Syndicated columnist, commentator, attorney and best-selling author Ann Coulter '84 will visit Cornell for a talk sure to please conservatives and confound liberals, May 7 at 6 p.m. in Statler Auditorium. Ticket holders for the postponed April 24 appearance will be admitted first at 5 p.m., and any available seats will be given to non-ticket holders at 5:40 p.m. For more information, visit http://www.cornellrepublicans.org.
Coulter, who writes a column for Universal Press Syndicate and is a legal correspondent for Human Events magazine, is a self-described polemicist known for her controversial, right-wing viewpoints and her unapologetic demonization of liberal politics, feminism, Democratic Party members and policies, environmentalists and Muslims.
"I like to stir up the pot. I don't pretend to be impartial or balanced, as broadcasters do," she said in 2002.
"It would be a much better country if women did not vote. That is simply a fact," she said in a 2003 interview.
"Liberals hate America, they hate flag-wavers, they hate abortion opponents, they hate all religions except Islam, post 9/11. Even Islamic terrorists don't hate America like liberals do. They don't have the energy. If they had that much energy, they'd have indoor plumbing by now," she wrote in her 2002 book, "Slander: Liberal Lies About the American Right."
Her colorful, inflammatory style has made her a well-known figure on television talk shows and the subject of a Time magazine cover story in April 2005. She once tangled on-air with Katie Couric after calling the NBC "Today" anchor the "affable Eva Braun of morning TV."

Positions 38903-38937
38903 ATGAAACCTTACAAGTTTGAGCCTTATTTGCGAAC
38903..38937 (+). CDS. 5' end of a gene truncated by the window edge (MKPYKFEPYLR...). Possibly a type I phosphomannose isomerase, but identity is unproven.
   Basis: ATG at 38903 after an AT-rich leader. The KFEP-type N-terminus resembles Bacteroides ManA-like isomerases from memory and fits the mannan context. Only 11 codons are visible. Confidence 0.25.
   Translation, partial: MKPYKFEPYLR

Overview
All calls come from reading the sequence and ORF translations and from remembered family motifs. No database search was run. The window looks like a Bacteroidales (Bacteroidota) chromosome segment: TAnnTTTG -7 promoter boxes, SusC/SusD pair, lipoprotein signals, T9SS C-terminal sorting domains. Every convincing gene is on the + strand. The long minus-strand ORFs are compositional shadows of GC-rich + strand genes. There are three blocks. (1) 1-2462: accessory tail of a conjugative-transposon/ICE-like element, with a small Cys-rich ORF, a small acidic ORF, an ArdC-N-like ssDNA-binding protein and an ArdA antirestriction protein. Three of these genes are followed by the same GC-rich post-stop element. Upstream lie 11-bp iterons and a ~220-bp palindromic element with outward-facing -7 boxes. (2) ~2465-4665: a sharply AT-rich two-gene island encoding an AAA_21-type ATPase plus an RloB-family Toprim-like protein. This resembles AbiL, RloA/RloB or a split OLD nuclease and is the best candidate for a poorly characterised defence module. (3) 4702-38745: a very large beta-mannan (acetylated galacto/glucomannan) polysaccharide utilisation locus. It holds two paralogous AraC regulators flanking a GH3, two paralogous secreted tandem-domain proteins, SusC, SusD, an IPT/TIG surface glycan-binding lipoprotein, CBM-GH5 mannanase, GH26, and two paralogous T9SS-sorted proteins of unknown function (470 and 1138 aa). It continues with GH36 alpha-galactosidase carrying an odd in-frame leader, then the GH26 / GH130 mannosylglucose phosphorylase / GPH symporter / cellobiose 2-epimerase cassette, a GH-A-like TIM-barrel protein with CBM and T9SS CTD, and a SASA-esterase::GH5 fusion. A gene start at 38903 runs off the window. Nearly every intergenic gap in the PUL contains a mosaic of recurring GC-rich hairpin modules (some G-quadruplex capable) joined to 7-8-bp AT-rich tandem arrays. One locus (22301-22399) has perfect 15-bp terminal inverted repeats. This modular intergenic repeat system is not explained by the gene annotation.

Her other books include "Treason: Liberal Treachery From the Cold War to the War on Terrorism" and "How to Talk to a Liberal (If You Must): The World According to Ann Coulter." Her newest book, "Godless: The Church of Liberalism," will be published in June.
Coulter graduated cum laude from Cornell's College of Arts and Sciences, and she helped launch the conservative newspaper, the Cornell Review. She also edited the law review at University of Michigan Law School and has practiced law with the public interest firm the Center for Individual Rights and has worked for the Senate Judiciary Committee on crime and immigration issues.
Free tickets for Coulter's talk will be available beginning at 8 a.m. April 18 at the Willard Straight Hall Art Gallery, with a limit of two tickets per person with a Cornell ID. No large bags or backpacks, cameras or recording devices will be allowed in the auditorium. For ticket availability after April 18, see http://www.cornellamerican.com or contact Michael Hint at email@example.com.
Coulter's talk is funded in part by the student activity fee and is sponsored by the Cornell College Republicans, The Cornell American, TRIAD Foundation, the Bartels family, Young America's Foundation, the Cornell University Program Board, Cornell's Department of Government, and the Offices of the Vice Provost for Undergraduate Education, Vice President for Student and Academic Services and the Dean of Students.